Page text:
Some AT&T employees threaten to strike over rising health insurance costs

Published 7:00 am Friday, August 21, 2015

att protest

SPEAKING OUT: AT&T workers hold handmade protest signs in front of the AT&T building on West Union. Photo by Jesse Wright.

A handful of AT&T workers were holding handmade protest signs in front of the AT&T building on West Union Thursday morning.

Although the men, who are technicians who install or repair television, Internet and some phone services, were not on strike, they say they will strike if AT&T doesn’t offer more money or in some other way offset rising health insurance costs.

The men are members of a nine-state union that is currently negotiating contracts on behalf of the employees. The technicians across the nine states have been working without a contract since Aug. 8.

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According to the demonstrators, the terms the telecommunications giant is offering are bad for workers.

“The company is demanding we double what we pay out of pocket each year and not compensate us,” said Britt Ikerd, a facility technician.

He said the company he’s worked for 12 years wants more work for less money. Ikerd said other technicians out Thursday had been working for the company for longer, and he added he likes the company—but not their terms.

“It’s a great job,” he said.

However, Ikerd said that in the last six years, employees have watched the cost of their medical policies increase, but the raises they’ve received have not kept pace.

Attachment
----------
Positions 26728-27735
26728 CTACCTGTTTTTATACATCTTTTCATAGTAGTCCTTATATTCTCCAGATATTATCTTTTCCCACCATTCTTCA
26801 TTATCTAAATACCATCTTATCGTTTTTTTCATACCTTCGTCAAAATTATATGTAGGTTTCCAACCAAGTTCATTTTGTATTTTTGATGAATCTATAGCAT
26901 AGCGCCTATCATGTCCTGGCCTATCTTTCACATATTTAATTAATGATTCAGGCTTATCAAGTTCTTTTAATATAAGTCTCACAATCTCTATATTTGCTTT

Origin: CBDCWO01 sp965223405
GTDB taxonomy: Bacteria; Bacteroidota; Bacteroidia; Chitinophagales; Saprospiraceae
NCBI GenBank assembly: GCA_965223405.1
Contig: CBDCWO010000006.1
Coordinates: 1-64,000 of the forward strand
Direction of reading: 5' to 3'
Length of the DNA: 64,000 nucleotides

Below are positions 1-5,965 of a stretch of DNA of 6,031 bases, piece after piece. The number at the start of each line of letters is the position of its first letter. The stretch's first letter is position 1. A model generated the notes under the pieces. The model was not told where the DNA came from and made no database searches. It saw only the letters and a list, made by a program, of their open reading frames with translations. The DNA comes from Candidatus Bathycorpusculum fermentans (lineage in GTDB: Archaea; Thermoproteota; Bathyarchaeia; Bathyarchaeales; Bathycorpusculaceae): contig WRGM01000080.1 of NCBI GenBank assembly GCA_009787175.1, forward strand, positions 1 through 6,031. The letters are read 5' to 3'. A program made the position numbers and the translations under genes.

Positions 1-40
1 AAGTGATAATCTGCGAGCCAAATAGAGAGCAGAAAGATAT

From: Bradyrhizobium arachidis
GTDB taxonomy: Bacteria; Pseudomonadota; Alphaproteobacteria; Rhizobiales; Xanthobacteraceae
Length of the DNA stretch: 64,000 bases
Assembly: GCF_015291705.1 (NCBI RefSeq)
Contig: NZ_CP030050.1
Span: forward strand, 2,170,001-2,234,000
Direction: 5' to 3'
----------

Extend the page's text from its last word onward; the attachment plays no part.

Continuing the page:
“Six years ago, we didn’t pay anything but a co-pay for medical,” he said. “Now we pay $5,000 extra than we used to pay. We’ve gotten raises, but they don’t match what we’ve lost.”

Ikerd said the protest, which he called “informational picketing,” could turn into a full-blown strike if AT&T doesn’t agree to some better terms for workers.

Marty Richter, an AT&T spokesman, defended the company’s position.

“Our goal in these negotiations is to continue to provide our employees with high quality middle class careers with wages and benefits that are among the best in the country. Our employees in these contracts are very well compensated, and will continue to be. We are not proposing to reduce the wages of any employees in these contracts, and we remain committed to providing great benefits,” he wrote in a prepared statement.

In the same statement, he assured AT&T customers that even if there is a strike, the company won’t stop its regular workflow. Richter didn’t elaborate on what AT&T would do to cover the holes left by striking workers, but Ikerd said they told him that management would take over installing Internet, telephone and television service in the event of a strike.

“They claim they have 15,0000 management employees to do our job,” said Ikerd. “But most of those management employees have never touched a telephone cable or a TV cable.”

He said if there is a strike, getting new service could take weeks for customers.

Richter’s statement contradicts these claims.

“Whether it’s hurricanes, floods, snowstorms or even a work stoppage, we’re always ready. We have systematically and thoroughly planned for a potential work stoppage and have a substantial contingency workforce of well-trained replacements ready,” he wrote.

Ikerd’s union doesn’t include AT&T Wireless customers.

The negotiations began in June, and the cover employees in Alabama, Florida, Georgia, Kentucky, Louisiana, Mississippi, North Carolina, South Carolina, and Tennessee.